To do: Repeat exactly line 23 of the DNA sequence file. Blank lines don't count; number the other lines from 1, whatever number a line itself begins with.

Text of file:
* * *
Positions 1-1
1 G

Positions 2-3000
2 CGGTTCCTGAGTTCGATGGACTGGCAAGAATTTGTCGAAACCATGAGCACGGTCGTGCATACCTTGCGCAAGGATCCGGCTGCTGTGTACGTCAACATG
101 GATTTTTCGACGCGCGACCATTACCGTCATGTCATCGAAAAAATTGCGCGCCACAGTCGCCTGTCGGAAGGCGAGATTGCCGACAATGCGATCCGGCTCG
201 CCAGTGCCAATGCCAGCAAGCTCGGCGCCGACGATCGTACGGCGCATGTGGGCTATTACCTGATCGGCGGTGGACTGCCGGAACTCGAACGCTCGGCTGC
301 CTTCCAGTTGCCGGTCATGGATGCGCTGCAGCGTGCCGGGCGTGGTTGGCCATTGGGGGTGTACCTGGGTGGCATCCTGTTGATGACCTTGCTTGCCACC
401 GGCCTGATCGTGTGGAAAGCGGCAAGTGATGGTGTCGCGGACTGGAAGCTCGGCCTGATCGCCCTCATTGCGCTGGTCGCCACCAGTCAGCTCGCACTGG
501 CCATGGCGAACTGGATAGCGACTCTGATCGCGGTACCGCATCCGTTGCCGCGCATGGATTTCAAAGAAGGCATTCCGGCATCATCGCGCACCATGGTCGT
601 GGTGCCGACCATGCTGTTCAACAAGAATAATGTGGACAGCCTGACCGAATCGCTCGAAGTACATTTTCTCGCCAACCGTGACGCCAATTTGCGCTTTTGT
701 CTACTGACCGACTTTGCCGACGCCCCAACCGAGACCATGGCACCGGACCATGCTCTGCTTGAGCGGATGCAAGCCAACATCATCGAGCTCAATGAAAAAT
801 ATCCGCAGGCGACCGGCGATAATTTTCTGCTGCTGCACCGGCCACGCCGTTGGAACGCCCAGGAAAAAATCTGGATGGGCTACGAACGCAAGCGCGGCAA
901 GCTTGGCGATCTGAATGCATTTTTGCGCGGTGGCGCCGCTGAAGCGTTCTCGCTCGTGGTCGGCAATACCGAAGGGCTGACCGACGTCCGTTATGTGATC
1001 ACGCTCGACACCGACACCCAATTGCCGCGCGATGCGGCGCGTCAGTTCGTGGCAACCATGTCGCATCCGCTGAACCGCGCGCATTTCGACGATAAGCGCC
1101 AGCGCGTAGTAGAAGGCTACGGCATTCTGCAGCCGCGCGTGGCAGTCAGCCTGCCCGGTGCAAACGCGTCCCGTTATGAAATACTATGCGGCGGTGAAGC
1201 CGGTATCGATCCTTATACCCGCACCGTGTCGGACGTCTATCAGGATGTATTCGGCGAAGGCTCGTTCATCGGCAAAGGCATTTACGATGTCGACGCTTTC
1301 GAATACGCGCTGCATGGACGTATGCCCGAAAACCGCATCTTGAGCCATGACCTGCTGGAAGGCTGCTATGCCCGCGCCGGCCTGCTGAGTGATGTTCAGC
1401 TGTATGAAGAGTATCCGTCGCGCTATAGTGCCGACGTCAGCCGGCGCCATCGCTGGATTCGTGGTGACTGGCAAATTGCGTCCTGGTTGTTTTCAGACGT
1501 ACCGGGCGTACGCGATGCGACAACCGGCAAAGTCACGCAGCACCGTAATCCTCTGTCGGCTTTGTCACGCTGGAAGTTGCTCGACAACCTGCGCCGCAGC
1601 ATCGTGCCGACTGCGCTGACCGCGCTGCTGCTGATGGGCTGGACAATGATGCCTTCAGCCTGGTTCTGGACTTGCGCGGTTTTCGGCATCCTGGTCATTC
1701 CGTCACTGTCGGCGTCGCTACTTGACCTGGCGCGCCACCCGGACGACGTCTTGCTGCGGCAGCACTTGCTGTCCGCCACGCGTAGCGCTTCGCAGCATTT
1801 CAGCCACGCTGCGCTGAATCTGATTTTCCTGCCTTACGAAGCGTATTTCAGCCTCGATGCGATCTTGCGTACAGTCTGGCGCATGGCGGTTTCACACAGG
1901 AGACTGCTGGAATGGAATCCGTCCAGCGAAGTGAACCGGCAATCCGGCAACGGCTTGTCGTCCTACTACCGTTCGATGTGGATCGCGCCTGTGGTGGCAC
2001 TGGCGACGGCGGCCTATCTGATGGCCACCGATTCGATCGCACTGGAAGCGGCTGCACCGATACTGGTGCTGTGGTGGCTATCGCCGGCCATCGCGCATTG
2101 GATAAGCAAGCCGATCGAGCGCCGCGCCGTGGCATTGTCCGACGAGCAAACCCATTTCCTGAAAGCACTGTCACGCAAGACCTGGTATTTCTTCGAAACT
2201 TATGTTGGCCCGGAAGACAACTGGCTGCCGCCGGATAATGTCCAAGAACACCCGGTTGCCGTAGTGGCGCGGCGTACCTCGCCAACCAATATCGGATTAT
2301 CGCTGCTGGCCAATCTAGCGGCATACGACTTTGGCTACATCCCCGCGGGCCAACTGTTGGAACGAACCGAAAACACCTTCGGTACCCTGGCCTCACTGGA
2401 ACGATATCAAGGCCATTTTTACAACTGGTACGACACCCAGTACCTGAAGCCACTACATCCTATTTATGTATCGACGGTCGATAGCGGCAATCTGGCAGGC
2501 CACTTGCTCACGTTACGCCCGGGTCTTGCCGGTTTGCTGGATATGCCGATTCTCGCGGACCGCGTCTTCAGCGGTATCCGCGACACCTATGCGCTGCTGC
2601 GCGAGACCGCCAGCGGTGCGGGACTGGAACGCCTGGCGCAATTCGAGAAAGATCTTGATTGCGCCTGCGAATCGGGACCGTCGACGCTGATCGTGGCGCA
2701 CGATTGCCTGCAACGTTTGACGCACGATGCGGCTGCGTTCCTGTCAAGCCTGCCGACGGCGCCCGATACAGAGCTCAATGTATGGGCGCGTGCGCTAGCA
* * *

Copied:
1901 AGACTGCTGGAATGGAATCCGTCCAGCGAAGTGAACCGGCAATCCGGCAACGGCTTGTCGTCCTACTACCGTTCGATGTGGATCGCGCCTGTGGTGGCAC